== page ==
Reach Out:

Find people who allow you to break free from the energy-sappers of your day. These people can be your chosen family (like the Dennis’ are for me) or they can be a book club, people you encounter while volunteering, occasionally I’ve even found myself re-enegized by a talk with the guy behind the Hy-Vee meat counter. The point is, reach out to other people and think about, talk about, laugh about something new.

Which brings me back to the whole video of me dancing “Gangnam Style”. As I was leaving the Dennis’ home, we were talking about what I would post on my blog this week. And, as silly conversations have a way of doing, our discussion veered wildly until we were all laughing at the idea that I would simply post a video of myself doing the pony dance from the Psy video. I knew that neither Wendy nor her daughters (Katie and Dani were part of this conversation) believed I would do such a thing: which made me want desperately to do it. So, when I arrived home, I found an instructional video which took me through the dance, step by step (I only learned the gallop and lasso-ing movements). I practiced for about five minutes, then hit record on my computer. The position of the camera was such that it only captured my dance from the waist up. Still, I collapsed with laughter when I watched the recorded results, especially my facial expressions as I galloped and lassoed!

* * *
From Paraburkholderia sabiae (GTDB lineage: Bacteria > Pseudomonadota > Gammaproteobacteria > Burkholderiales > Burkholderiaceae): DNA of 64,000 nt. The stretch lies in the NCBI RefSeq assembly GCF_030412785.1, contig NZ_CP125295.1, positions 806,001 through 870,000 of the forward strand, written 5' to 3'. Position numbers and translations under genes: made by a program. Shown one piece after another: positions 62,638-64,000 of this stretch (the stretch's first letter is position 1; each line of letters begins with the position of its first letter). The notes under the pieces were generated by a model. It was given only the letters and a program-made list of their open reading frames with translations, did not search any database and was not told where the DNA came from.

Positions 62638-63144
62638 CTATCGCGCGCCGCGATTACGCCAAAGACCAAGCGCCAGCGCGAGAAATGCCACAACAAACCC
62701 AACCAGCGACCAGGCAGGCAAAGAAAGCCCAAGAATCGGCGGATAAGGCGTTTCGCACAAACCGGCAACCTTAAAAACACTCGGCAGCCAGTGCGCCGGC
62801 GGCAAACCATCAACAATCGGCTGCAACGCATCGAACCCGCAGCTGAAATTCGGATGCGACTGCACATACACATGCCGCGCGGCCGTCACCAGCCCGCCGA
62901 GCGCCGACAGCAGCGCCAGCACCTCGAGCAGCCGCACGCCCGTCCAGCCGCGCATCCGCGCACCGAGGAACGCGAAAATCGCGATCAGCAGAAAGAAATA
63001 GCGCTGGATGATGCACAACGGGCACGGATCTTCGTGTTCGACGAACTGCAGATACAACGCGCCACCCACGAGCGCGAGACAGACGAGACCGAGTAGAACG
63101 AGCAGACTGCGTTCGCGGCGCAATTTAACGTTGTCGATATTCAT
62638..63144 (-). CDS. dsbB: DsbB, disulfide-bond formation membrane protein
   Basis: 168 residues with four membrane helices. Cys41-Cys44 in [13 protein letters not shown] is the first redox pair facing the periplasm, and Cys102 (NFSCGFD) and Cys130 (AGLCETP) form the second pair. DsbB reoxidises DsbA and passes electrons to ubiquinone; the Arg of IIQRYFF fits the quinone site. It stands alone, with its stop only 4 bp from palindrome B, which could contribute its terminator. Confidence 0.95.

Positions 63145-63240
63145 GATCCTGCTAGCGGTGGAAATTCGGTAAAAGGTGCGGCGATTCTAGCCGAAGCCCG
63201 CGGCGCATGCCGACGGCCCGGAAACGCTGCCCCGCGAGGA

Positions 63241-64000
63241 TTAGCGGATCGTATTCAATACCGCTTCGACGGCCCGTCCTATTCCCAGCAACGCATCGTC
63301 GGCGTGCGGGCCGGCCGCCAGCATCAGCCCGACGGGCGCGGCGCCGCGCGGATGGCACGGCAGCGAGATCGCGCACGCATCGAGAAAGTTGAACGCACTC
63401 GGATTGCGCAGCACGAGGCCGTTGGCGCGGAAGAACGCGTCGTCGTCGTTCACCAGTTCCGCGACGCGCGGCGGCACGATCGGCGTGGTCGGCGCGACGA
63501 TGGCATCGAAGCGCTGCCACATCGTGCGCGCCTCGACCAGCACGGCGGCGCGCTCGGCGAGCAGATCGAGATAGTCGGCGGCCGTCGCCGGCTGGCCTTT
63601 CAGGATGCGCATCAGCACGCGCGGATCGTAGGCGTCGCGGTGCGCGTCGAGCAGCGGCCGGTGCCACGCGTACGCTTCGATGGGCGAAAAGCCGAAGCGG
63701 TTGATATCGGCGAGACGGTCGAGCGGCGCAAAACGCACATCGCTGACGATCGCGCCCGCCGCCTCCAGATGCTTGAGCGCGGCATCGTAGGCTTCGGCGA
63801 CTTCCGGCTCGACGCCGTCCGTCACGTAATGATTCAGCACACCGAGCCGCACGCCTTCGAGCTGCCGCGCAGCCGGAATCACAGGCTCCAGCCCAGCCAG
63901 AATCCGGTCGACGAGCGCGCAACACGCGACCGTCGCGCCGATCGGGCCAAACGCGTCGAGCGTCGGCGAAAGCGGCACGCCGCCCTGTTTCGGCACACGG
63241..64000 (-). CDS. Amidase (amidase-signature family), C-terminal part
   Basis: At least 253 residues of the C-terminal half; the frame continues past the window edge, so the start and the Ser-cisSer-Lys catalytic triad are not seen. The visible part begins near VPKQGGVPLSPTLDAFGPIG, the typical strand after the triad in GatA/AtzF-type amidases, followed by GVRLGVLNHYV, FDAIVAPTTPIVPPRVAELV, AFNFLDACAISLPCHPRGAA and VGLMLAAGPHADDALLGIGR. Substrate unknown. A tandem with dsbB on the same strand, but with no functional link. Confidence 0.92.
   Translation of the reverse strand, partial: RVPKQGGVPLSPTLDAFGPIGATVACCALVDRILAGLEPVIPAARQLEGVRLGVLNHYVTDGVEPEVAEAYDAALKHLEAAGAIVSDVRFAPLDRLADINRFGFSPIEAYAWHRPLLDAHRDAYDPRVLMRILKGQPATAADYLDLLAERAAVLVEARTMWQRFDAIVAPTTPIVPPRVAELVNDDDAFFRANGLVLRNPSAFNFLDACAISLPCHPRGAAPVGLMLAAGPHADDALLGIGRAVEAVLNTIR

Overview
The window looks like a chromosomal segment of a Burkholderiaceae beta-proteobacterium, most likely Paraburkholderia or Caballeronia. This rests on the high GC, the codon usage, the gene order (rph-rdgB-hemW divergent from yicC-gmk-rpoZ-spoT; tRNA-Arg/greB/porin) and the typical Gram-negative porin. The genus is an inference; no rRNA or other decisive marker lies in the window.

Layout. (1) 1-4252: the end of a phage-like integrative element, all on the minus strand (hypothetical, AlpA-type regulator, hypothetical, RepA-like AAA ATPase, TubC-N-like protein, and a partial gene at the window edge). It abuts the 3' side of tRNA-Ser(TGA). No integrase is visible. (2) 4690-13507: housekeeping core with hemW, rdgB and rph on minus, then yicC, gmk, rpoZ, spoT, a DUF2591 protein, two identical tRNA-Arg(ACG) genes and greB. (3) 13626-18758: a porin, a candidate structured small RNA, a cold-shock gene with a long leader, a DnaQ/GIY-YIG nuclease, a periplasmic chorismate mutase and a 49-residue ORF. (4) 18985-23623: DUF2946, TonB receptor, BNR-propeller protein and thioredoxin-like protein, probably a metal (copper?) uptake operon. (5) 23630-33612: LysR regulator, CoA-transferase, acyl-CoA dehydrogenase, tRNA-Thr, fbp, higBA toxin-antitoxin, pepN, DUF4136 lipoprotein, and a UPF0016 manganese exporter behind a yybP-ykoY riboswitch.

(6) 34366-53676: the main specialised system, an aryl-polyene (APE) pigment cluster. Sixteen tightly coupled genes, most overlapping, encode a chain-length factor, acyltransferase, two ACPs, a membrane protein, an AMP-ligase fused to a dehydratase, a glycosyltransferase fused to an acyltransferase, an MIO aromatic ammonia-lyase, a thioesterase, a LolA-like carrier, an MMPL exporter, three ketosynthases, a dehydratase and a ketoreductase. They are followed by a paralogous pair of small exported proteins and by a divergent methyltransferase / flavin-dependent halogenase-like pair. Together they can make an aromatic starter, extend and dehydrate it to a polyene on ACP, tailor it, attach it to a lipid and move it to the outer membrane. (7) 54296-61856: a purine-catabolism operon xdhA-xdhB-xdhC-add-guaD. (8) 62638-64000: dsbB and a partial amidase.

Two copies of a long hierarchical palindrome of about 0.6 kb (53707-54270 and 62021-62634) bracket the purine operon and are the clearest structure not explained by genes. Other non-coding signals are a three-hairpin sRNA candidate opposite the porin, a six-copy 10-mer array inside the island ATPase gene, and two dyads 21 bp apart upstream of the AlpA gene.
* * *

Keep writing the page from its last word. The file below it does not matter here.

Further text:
Was this what I had planned for my “productive” evening? Not at all. But it was the kind of productivity I needed – it produced relaxation, laughter, and shared joy. A perfect reboot for me!

And, while you’ve likely all seen this video, here’s a little something to ease your disappointment at not seeing my version of “Gangnam”:


Welcome to the newly up-dated Jenion!